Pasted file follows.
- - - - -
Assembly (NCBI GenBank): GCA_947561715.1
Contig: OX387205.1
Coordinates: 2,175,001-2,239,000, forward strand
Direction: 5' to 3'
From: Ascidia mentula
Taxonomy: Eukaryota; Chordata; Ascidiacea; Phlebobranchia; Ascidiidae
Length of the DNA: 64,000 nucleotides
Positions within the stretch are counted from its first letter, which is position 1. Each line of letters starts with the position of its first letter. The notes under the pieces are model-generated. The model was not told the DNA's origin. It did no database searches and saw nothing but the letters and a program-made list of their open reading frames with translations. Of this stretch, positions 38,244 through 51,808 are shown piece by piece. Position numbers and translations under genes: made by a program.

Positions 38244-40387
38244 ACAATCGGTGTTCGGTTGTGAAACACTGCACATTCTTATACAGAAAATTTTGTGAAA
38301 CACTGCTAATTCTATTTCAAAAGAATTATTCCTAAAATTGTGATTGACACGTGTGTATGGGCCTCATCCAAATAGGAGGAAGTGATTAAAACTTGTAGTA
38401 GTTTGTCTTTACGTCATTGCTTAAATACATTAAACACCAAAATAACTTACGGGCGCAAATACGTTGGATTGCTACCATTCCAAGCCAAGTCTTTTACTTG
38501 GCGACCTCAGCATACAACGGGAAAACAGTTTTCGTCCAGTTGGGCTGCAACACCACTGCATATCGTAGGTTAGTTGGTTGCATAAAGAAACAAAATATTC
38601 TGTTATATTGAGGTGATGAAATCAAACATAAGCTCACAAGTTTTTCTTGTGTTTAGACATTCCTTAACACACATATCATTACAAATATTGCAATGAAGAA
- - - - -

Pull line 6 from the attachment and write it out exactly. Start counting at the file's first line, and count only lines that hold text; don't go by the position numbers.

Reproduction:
Taxonomy: Eukaryota; Chordata; Ascidiacea; Phlebobranchia; Ascidiidae